Cleaning your house top to bottom and folding anything you can get your hands on – sound familiar?
As we begin to emerge from lockdown, many of us will have reorganised our homes to ease the boredom.
From decluttering cupboards to bringing some order to the dreaded junk drawer, you may well have discovered a new love for tidying up.
With some semblance of normality returning, will the shoes begin to pile up in the hallway alongside the laundry basket and recycling? For mum-of-four Rosie Baron, keeping things shipshape comes naturally.
You’d be forgiven for thinking that her house near Fyvie in Aberdeenshire might be a little chaotic, thanks to family life which includes seven ponies, five dogs and three cats.
The former primary school teacher – who is also a keen horse rider, and has competed in endurance competitions – admits that although her home may get messy from time to time, it takes just 30 minutes to make it neat as a pin.
So passionate is Rosie about keeping order, that she has made a career from passing her tips on to others. Teaching people how to declutter for good has seen Rosie’s business, The Tidy Coo, busier than ever during lockdown.
She has been able to help people get organised virtually, with Skype consultations for those who are ready to make a change.
Here, Rosie explains why a tidy home can transform your life.
My husband works in oil and gas, so we have moved all over the world. I remember feeling so irritated that at every move there was stuff to throw away.
I needed to be ready to move at a moment’s notice, which made it even more difficult.
The usual way of looking at things when it comes to a big tidy is what are you going to get rid of?
That’s when I came across the Marie Kondo method; she focuses on what you want to keep.
I was hooked and I started training to help others two years ago.
I had to go and work in people’s houses and take them through the method. Then there was an online test, which was quite tricky, quite a lot of people actually fail it.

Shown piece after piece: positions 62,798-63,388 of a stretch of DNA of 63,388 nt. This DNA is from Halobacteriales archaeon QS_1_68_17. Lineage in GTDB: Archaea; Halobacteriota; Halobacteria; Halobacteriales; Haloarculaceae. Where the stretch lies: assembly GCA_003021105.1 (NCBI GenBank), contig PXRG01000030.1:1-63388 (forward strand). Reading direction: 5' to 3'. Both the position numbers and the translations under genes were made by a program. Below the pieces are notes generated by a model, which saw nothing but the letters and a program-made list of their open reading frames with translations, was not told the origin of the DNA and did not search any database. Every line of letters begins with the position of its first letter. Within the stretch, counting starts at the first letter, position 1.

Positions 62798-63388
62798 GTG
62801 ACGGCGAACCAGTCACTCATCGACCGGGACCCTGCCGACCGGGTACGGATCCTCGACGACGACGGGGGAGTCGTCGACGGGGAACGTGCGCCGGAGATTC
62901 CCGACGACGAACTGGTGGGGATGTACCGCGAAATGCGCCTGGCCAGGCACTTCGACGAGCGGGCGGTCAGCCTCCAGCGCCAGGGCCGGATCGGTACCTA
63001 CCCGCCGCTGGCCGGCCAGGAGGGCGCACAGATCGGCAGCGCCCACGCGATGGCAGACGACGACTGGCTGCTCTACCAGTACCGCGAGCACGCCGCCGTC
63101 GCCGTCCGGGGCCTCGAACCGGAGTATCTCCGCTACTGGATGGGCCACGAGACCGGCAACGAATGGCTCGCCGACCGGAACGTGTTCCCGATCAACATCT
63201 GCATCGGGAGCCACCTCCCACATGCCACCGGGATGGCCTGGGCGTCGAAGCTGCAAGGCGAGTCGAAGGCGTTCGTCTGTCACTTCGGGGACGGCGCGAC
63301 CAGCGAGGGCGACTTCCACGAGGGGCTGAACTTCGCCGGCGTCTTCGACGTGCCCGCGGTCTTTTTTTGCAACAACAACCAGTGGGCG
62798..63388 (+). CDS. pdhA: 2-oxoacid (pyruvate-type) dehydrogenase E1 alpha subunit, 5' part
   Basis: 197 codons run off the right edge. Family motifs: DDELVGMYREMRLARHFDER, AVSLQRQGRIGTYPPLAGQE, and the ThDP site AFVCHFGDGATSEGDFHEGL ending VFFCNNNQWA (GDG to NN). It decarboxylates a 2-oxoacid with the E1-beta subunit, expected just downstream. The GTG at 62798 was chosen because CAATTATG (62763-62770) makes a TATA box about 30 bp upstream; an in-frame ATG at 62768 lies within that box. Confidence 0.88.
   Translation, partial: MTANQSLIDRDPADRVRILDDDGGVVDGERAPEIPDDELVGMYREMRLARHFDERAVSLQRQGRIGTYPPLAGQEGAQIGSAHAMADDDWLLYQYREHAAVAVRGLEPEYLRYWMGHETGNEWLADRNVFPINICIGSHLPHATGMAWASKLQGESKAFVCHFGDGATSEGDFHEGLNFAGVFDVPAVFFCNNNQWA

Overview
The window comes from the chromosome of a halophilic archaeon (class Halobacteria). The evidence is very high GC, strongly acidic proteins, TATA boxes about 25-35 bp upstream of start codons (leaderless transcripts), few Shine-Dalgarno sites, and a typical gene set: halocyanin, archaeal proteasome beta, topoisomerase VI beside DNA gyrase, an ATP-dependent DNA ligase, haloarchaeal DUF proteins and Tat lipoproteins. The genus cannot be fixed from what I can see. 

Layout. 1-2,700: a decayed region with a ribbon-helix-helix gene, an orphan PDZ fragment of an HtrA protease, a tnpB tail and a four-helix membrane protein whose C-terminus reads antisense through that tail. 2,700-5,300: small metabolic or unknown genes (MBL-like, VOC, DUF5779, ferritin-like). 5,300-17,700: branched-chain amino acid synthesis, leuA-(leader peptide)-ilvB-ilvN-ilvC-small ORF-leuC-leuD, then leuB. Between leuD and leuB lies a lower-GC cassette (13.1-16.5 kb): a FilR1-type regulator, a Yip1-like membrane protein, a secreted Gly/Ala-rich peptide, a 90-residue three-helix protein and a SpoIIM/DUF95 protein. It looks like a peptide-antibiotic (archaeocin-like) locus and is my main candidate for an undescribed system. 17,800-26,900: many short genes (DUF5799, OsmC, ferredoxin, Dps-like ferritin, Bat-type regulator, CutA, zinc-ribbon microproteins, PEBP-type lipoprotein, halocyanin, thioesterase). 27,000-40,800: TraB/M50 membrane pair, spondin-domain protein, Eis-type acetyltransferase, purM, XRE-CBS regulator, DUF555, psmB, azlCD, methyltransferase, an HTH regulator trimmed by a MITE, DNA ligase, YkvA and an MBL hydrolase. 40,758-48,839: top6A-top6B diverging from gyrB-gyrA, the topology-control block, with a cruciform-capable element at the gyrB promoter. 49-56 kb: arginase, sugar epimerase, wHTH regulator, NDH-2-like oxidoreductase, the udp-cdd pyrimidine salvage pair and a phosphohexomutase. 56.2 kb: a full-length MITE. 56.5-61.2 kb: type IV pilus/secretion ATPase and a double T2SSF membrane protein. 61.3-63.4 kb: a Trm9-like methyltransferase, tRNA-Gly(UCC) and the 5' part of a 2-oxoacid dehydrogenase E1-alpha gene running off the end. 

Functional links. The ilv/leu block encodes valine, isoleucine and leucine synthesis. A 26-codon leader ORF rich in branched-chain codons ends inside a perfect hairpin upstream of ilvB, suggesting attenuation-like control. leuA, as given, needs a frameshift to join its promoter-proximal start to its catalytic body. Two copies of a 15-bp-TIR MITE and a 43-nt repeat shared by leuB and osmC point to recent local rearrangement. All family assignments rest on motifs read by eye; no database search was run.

I think I have the best job in the world, although I didn’t plan it this way. My degree is in genetics and I went on to become a primary school teacher. Then I had my first daughter and decided that I wanted to stay at home.
I have four kids now and I’m a home educator.
My clients are incredibly varied. There are some people I work with who have hoarding tendencies, whereas others have these beautiful, immaculate homes. I have seen it all.
I feel incredibly honoured that people allow me into their houses.
It can take quite a lot of contact with the person before we even set up a meeting though. I never push clients, because you can’t do this until you are ready.
It’s not about having a perfect house, it’s about making it work for you. The house should be running itself by the end of the process.
My eldest two children are both autistic, so there is a lot of balancing in my life. It’s all about being organised. Just little things, like knowing where my car keys are.
It keeps me relaxed because I’m not wasting time looking for things.
I want people to save money in the long run as well. If you know where everything is, it helps an awful lot.
Say you own 20 pairs of black leggings. If you’ve got them all together and categorise them, you won’t be buying duplicates.
If you sell stuff you know you don’t use, it changes your relationship with things going forward and can lead to fewer impulse buys.
I am not a qualified therapist, but people talk to me a lot.
My own house is rarely tidy, but it is easy to tidy when needed. Everything has a place and can be tidied away within 30 minutes.
I can’t be nagging my kids all the time, they need freedom to make a mess.
My house doesn’t even get tidied every day. But my husband is certainly tidier for living with me.
If you don’t really want to sort your house out, the method won’t work; you have to be committed. I can’t Mary Poppins your house for you.
These TV shows where a team comes in and strips a hoarder’s house. Well, that is actually really damaging.
It has to be someone who wants to do it.
If you want your house to be super tidy but you aren’t ready, do an audit of all your belongings and take it from there.
Doing a job like this, I think it’s important to really like people. You’re getting very involved with their lives through their personal possessions.
You can’t be a bossy madam and tell people that what they are doing is wrong. You have to want to help people, and also be really kind.
When I visit my friends, they tell me that I must think their house is dreadful.
I don’t at all though and that’s because I never judge.